Diaspora Dynamics, where we focus on keeping you abreast of the activities, achievements, and contributions of Vincentians all around the world. For this edition, we are pleased to feature Rachel Browne from Troumaca, North Leeward. Rachel is General Manager of award-winning Hermitage Bay Resort, a five-star hotel in Jennings, Antigua. Currently, she resides at St. John’s, Antigua, along with her husband Jerry Browne, and daughter Ari-Rose.
By Tricia Reddock
When I finally managed to catch up with her, the first thing I noticed about Rachel was her unbridled enthusiasm for her career in hospitality. She loves her job. It radiates from her. Without a doubt, she is a people person. This practically leaps out at you within a matter of seconds of interacting.
“Hospitality is my natural gift. I will not say that I was at the top of my class – I was certainly in the top ten, but there were some brighter students than me at school. My personal advantage is my drive and my love and passion for this field. Hospitality is something that you cannot do very well in unless you really and truly love it.”
Rachel Charles-Browne, General Manager of Hermitage Bay Resort at Jennings, Antigua, reflects on how she came to be one of those very rare, and probably, the only female Caribbean national in charge of running the various, daily operations of a five-star hotel and resort in the entire Caribbean region.
Under her stewardship over the past ten years, Hermitage Resorts has positioned itself as one of the leading vacation destinations in the Caribbean, receiving numerous international and prestigious awards, including: 2017 Condé Nast Travel Gold List, 2016 Haute Grandeur, Best Hideaway Resort and 2015 Top 10 Brides Honeymoon Best Resort awards.
In her current position, Rachel relies heavily on her old school upbringing, starting off at “fore day morning” at the gym, in preparation for a long, unpredictable day that will likely go late into an evening spent socializing with her guests at the resort.
Rachel’s love for hospitality began early at her childhood home in Troumaca in the parish of St. David, on the Leeward side. She was the first of four children. An African with Portuguese ancestry, she grew up in a huge extended family including her grandmother, mother, aunts, siblings and cousins.
“Our household operated like a community center. All of the children in my area were raised by the entire village. My grandmother and matriarch of the family was an extremely well known woman, and she was also very active in our community. She was the Postmistress, she was also the Registrar for births and deaths and a leader at our church.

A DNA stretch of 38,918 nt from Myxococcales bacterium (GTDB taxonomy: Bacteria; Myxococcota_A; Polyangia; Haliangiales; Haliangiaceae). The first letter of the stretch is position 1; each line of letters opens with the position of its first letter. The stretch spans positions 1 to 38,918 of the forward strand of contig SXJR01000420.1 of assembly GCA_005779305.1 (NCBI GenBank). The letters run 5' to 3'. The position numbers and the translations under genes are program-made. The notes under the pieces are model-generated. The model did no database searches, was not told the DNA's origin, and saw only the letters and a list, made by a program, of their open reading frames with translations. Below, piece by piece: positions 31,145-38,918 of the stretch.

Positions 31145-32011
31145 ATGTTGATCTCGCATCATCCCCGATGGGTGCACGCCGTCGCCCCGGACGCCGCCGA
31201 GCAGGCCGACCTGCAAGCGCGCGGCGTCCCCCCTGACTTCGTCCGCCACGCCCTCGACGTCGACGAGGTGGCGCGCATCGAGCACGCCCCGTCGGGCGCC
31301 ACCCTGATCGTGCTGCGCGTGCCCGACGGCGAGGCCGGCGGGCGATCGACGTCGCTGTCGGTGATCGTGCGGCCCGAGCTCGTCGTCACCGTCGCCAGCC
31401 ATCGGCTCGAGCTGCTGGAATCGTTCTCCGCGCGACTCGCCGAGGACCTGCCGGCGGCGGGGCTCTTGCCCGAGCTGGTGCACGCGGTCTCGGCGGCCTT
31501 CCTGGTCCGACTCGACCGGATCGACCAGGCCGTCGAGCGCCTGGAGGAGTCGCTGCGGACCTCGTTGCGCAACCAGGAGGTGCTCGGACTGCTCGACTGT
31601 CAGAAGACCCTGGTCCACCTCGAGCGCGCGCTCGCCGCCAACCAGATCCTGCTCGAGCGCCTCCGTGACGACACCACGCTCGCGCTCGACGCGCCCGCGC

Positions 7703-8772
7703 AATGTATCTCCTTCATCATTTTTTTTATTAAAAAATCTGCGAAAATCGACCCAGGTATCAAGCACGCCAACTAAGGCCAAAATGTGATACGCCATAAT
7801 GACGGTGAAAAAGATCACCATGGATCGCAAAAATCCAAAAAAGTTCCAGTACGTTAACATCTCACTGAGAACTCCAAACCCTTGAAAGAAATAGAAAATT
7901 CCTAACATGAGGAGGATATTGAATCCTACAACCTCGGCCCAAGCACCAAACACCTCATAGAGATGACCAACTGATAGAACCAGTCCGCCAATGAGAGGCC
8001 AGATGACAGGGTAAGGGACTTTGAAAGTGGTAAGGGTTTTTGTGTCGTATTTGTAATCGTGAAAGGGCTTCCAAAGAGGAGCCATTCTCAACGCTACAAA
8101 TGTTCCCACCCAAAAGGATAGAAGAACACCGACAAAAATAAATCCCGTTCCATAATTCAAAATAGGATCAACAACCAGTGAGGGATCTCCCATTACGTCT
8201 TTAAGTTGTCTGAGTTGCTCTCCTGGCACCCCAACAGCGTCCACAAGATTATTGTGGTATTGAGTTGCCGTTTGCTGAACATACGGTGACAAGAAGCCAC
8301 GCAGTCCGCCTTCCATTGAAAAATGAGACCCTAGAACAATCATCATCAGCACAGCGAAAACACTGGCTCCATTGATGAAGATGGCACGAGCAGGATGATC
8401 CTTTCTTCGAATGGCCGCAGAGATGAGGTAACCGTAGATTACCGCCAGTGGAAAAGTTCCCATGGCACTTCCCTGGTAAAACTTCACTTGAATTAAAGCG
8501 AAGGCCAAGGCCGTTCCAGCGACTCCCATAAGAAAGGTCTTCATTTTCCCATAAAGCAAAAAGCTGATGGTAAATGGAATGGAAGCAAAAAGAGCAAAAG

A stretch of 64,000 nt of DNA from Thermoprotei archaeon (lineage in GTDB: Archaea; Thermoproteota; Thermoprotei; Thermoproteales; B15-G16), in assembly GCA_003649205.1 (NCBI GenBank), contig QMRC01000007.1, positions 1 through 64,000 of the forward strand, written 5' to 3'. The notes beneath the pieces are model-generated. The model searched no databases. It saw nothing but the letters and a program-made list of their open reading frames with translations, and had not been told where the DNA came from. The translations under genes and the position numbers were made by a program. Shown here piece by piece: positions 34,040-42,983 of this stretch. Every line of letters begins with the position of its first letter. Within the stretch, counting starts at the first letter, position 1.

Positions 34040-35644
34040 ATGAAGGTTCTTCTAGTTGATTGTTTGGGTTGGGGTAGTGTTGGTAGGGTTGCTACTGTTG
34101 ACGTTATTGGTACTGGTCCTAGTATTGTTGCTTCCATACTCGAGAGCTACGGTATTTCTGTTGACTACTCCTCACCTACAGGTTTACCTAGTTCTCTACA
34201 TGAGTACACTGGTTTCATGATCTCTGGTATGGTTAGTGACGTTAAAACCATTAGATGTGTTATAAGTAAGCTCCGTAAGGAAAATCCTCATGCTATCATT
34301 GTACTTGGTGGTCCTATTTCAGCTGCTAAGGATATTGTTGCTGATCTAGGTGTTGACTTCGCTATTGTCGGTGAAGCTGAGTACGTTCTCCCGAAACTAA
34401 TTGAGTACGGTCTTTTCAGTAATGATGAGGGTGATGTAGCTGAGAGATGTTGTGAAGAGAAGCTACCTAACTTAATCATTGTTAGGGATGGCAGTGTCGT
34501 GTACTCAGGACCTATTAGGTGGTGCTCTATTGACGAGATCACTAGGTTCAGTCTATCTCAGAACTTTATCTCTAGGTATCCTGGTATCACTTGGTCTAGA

The people in our neighborhood came by to to see her for everything. They came to her if they needed someone to listen to them. They came to her for support, and sometimes they even came to ask her to mediate some of their conflicts.”
Rachel recalls a home that was always a hive of buzzing activity, growing up as a little girl. Her grandmother, her mother and her aunts frequently hosted the villagers who regularly gathered at her house for the food, storytelling, laughs, and friendly company her hospitable family readily provided to the members of their community.
Following in the traditions of her family, she discovered she had a knack for making people feel happy, comfortable and at ease. For Rachel, hospitality isn’t simply her career, it’s her way of life.
“People travel for different reasons. It isn’t always just for a simple getaway. There are times when our guests come for healing after a traumatic or life changing event. I try my best to give them the comfortable space that they need.”
Rachel first left SVG at sixteen to spend a year in at a high school in Livermore, California, United States, through the American Field Service Intercultural Program. Her host family lived near San Francisco’s Bay Area.
After returning home to complete her studies at Bishop’s College, Kingstown, she won a USAID scholarship to Hocking College’s Environment Management/Tourism program in Ohio, in conjunction with The American Hotel Association.
Rachel quickly discovered an affinity for the hospitality and guest services aspect of tourism.
The program attracted international students primarily from nations developing their tourism sector.
“There were lots of Caribbean and African students. I loved the diversity and I loved my studies. I dove right in because it was all so natural to me.” She stayed on campus for an additional two years, to continue her studies through an online program offered by Florida International Hospitality University.
Upon completion, Rachel returned to SVG and a position in guest relations at Palm Island Resort in the Grenadines. She provided front desk customer service to hotel guests.
She proved to be a natural leader in the hospitality environment, quickly advancing to Island Manager in just five short months.